Summary

Birth:
07 Aug 1886 1
Wilkinsburg, Pennsylvania 2
Death:
29 Oct 1965 2
Oct 1965 1
, Bradenton, Florida 2
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Full Name:
William Boyd McKechnie 2
Full Name:
William Mckechnie 1
Also known as:
Bill McKechnie 2
Birth:
07 Aug 1886 1
Wilkinsburg, Pennsylvania 2
Death:
29 Oct 1965 2
Oct 1965 1
, Bradenton, Florida 2
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Social Security:
Card Issued: Florida 1
Social Security Number: ***-**-6627 1

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Stories

Bill McKechnie was born in 1886 in Wilkinsburg, Pennsylvania, and he managed the Reds from 1938-1946. In his first season, the Reds finished in fourth place and only six games behind the Cubs -- no small feat considering that the closest the Reds had come to first in the NL in the eleven seasons prior to his arrival was sixteen games (1928). In his second season, the Reds were second to no one in the National League. They won the pennant, but fell to the Yankees in the World Series. In 1940, everything came together for McKechnie and the Reds. They steamrolled through the NL, and captured the pennant by twelve games. The club then ousted Detroit in a seven-game World Series, winning the deciding game at Crosley Field.

McKechnie was a quiet man, sang in his church choir, and did not smoke, drink, or use profanity. Because of this, McKechnie was nicknamed "The Deacon," and he amassed a then-record 744 wins as Reds manager (Sparky Anderson would later tally 863). He was the first manager in history to win the World Series with two different teams (the first came with the Pirates in 1925), and he is one of only two managers to win pennants with three teams (St. Louis Cardinals in 1928). Bill McKechnie was inducted into the National Baseball Hall of Fame in 1962, and he was inducted into the Reds Hall of Fame in 1967

Raised in Wilkinsburg, Pennsylvania, William Boyd McKechnie (1886-1965) was a member for 25 years of the Wilkinsburg Methodist Church choir. His background accounted in part for his nickname of “Deacon,” but his managerial skills were equally responsible.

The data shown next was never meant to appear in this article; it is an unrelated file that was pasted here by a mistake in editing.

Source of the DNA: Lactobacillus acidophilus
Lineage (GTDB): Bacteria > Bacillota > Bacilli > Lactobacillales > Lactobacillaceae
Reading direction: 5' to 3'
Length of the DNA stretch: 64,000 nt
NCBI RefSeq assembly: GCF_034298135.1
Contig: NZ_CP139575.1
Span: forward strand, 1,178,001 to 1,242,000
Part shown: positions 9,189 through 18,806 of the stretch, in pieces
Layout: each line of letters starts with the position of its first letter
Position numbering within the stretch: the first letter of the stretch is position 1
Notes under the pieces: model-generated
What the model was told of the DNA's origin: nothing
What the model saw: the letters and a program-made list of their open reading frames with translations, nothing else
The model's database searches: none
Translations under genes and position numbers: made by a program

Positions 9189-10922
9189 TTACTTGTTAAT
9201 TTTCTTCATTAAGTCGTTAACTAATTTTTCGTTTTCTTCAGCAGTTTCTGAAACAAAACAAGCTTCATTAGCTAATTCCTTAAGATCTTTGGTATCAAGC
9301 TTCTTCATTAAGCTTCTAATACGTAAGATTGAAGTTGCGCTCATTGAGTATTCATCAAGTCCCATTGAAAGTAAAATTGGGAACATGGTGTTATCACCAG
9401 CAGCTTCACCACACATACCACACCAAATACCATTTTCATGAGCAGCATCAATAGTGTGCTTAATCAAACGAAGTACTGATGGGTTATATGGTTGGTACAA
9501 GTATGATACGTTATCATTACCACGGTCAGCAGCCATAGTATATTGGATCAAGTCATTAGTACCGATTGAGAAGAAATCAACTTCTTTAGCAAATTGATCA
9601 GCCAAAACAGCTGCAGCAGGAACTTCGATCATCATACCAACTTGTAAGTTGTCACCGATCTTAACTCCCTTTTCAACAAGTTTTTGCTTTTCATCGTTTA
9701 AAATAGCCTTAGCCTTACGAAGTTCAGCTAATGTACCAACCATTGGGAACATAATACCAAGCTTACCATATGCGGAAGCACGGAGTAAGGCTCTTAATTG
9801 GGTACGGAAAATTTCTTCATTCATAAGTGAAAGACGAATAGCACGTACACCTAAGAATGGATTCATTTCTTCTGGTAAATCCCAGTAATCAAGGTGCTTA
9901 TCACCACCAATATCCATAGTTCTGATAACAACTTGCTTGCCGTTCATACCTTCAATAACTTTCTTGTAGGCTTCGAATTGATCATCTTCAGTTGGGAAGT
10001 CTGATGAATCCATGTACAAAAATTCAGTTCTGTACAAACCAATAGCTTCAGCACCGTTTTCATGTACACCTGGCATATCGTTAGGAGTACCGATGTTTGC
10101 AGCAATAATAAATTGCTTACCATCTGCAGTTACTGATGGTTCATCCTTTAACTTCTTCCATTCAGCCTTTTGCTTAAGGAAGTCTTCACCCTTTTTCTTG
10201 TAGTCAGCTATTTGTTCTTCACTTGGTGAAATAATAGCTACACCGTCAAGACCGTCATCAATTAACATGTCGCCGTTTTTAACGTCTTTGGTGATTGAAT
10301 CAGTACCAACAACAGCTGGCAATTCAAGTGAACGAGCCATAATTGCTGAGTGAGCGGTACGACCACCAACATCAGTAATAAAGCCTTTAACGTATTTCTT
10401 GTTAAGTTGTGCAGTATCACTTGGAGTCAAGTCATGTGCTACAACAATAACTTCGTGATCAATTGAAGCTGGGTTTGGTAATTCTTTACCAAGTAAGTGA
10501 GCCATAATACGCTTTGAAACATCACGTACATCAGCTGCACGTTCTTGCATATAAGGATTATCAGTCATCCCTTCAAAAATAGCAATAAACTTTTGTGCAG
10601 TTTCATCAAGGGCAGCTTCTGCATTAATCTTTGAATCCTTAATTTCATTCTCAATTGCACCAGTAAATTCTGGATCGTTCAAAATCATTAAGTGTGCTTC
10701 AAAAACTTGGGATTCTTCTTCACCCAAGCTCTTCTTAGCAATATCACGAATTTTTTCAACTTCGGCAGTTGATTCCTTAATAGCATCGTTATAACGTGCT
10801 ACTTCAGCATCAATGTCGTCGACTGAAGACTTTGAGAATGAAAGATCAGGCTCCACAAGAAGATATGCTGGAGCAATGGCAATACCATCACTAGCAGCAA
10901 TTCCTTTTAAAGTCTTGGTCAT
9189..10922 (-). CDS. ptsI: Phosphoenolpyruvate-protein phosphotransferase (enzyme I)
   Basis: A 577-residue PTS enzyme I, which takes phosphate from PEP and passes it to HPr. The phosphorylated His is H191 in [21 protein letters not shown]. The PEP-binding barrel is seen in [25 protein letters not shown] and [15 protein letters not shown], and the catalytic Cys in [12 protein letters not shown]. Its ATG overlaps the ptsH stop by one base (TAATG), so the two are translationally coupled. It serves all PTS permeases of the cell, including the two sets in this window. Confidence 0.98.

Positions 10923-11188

Bill McKechnie won pennants as a pilot 
with three different teams -- Pitssburgh, 
Cincinnati, and the St. Louis Cardinals. 

 

 

 

 

That McKechnie’s record is not even more remarkable than it is can be traced largely to the fact that he never had the luck to obtain the reins of a great team. Indeed, his experience was often quite the opposite. In 1935, Mc­Kechnie had the misfortune to be at the helm of the worst team in modern National League history, a Boston Braves outfit that won just 38 of 153 games. Within two years, however, the Deacon had rebuilt the club and was named Manager of the Year.

 

McKechnie’s first managerial test in the majors came in 1915 when he took charge of the Newark team in the Federal League while still an active player. Seven years later, he got his second chance as a major-league manager when the Pirates fired George Gibson in July and gave Bill the job. After two successive third-place finishes, in 1925 McKechnie skippered Pittsburgh to its first pennant since 1909.

A year later, though, he was ousted following an internal revolution on the club that pitted him against coach Fred Clarke. Bill was hired by Branch Rickey in 1928 to manage the Cardinals and promptly won a pennant. A devastating loss to the Yankees in the ’28 World Series and a slow start in 1929, however, cost him another job within a year after he had won a pennant.

 

Hired in 1930 to reverse the fortunes of the lowly Boston Braves, McKechnie remained in the Hub through 1937. Then in 1938, he took an offer of $25,000 to pilot Cincinnati.

Following a fourth-place finish in his initial season with the Reds, Bill won back-to-back pennants in Cincinnati with a team that for many years held the record for being the only club in modern major-league history to cop consecutive pennants despite not having a player judged worthy of selection to the Hall of Fame. In 1986, that distinction was lost when Ernie Lombardi was enshrined.

 

McKechnie’s triumph with the Reds made him the first manager ever to win pennants with three different major-league teams. Some analysts consider him later to have won a flag with yet a fourth club.

In 1948, although Lou Boudreau was officially Cleveland’s player-manager and McKechnie his chief coach, Bill made many of the field decisions that resulted in the Tribe capturing the AL flag. Deacon Bill was named to the Hall of Fame in 1962.

Here are Bill McKechnie's major league totals:

W

PCT
G
1,899 1,724 28
.524
3,651 

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